Jeffrey Aronson: When I use a word . . . Minimalism

jeffrey_aronsonMinimalism, the principle of using the minimum means necessary to achieve a desired result, was originally associated with various pictorial artists from the 1920s on, and was later introduced into sculpture, architecture, and literature. Michael Nyman introduced the idea of “minimal music” in an article in the Spectator in 1968. Exponents include the artists Anne Truitt and Frank Stella, the musicians Steve Reich and Philip Glass, the writers Raymond Carver and Samuel Beckett, and the film makers Robert Bresson and Jim Jarmusch.

Yves Klein’s minimalist painting, IKB 79 (1959), painted in his typical choice of colour, IKB (International Klein Blue)

“Minimalism” comes from the IndoEuropean root MEI, meaning small. In Greek μειοῦν meant to lessen; and μείων (adjective) and μεῖον (adverb) meant less.

Meiosis was originally a figure of speech in which something is intentionally represented as being smaller or less important than it really is; by extension it came to mean understatement, often with ironic intent. As you might, for example, say “a bit of a headache” for an intense bout of migraine. Meiosis has also sometimes been used to mean litotes, which is from another Greek word meaning small, λῑτός. But litotes is a different figure of speech, in which understatement is used for emphasis. If, for example, you say “that’s not the smallest tumour I’ve ever seen”, you really mean that it’s the biggest.

Meiosis was once a term, now obsolete, for the stage of a disease at which symptoms start to abate. Meiosis is also a stage in cell division, in which a diploid cell nucleus generates four haploid nuclei, with half the complement of chromosomes. Miosis, on the other hand, is constriction of the pupil of the eye. It was originally spelt myosis, since it comes from another Greek word altogether, μύειν, to shut the eyes. However, confusion with meiosis resulted in the current spelling.

The prefix meio- sometimes indicates a stage between macro and micro. The meiobenthos, for instance, includes animals somewhere in size between microfauna and macrofauna, found at or near the bottom of the sea. And the geological Miocene period came between the Oligocene and the Pliocene (Greek ὀλίγος few and πλείων more).

Now add an n to MEI and you get words with small connotations, such as mince (meat chopped up small), minor, minuet, minuscule, minute, minutiae, comminute and diminish (Latin minuere, to reduce), minim and minimum.

A minister was originally an inferior or a servant, contrasted with magister, a master; and minestrone soup was something served at table.

When Lenin’s party won a debate by a single vote at the end of the second congress of the Russian Social-Democratic Workers’ Party in 1903, they were called Bolsheviks or members of the majority (больше, more); their opponents were called Mensheviks, members of the minority (меньше, less).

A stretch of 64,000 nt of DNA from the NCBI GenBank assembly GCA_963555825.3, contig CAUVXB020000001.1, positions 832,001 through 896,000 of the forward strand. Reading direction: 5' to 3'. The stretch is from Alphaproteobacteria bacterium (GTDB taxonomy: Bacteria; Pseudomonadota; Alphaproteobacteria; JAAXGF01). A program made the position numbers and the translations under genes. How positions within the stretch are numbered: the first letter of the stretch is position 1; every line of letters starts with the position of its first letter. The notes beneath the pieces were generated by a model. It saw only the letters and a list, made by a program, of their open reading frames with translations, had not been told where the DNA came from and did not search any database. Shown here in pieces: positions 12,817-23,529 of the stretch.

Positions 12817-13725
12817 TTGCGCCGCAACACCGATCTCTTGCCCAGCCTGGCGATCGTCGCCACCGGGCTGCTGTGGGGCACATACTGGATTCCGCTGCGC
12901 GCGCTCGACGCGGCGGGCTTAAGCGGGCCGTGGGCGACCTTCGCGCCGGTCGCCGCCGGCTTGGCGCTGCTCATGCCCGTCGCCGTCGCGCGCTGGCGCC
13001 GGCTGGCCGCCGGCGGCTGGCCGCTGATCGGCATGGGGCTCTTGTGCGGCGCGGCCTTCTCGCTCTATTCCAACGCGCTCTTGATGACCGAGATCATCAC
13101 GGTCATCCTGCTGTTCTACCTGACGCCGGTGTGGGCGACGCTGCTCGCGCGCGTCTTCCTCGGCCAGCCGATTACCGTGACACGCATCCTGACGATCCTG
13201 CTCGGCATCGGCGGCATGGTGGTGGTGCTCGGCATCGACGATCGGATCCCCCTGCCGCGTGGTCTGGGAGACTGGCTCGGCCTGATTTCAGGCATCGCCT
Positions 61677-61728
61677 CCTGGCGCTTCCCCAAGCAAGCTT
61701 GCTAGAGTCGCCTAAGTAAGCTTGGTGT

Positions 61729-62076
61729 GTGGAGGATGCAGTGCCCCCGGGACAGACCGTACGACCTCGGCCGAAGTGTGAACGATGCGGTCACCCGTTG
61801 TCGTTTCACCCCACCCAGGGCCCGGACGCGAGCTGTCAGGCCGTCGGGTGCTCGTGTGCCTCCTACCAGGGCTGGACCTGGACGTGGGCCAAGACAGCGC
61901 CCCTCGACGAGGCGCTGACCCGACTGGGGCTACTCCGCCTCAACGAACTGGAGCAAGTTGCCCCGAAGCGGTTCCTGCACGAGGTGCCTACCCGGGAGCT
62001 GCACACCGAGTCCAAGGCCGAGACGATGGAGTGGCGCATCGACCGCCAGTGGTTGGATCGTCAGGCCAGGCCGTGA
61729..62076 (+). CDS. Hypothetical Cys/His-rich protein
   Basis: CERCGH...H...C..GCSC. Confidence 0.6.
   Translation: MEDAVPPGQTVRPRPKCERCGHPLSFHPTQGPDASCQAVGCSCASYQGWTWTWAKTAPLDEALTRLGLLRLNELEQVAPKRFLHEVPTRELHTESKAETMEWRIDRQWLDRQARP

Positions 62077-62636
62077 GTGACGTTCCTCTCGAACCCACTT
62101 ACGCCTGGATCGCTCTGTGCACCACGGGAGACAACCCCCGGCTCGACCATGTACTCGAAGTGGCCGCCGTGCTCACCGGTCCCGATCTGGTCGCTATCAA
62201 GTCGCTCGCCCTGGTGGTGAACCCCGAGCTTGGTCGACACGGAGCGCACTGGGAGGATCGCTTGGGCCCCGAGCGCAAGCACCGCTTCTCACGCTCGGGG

The word “minimus” entered English in the late 16th century, meaning a very small or insignificant creature. It is first recorded, according to the OED, in A Midsummer Night’s Dream (III.ii.330), when Lysander says to Hermia “Get you gone, you dwarf; You minimus of hindering knotgrass made, You bead, you acorn.” Lysander has taken his cue from Helena, who taunts Hermia over her height: “O, when she’s angry, she is keen and shrewd! She was a vixen when she went to school; And though she be but little, she is fierce,” to which Hermia retorts “’Little’ again! nothing but ‘low’ and ‘little’! Why will you suffer her to flout me thus?”

Hermia and Helena (1818) painted by Washington Allston, “the American Titian” (1779–1843)

The next appearance of the word is not until the late 18th century, when it was used as a postnominal denoting the rank of an individual in a family of siblings. As Charles Rowcroft put it, in Confessions of an Etonian (1852), “The boys at Eton are not known by their Christian names, and when there are more than one bearing the same surname, … the individuals are distinguished by the addition of maximus, major, minor, and minimus.”

In the middle of the 19th century, minimus started to be used to describe various very small, ancient, usually Roman, bronze or silver coins found in Britain. The term was later shortened to “minim” a term that is still used today.

“Minimus” meaning an animal’s little finger or toe, from the Latin digitus minimus, is a late entry in English, first appearing in the late 19th century. I shall discuss it next week.

Jeffrey Aronson is a clinical pharmacologist, working in the Centre for Evidence Based Medicine in Oxford’s Nuffield Department of Primary Care Health Sciences. He is also president emeritus of the British Pharmacological Society.

Competing interests: None declared.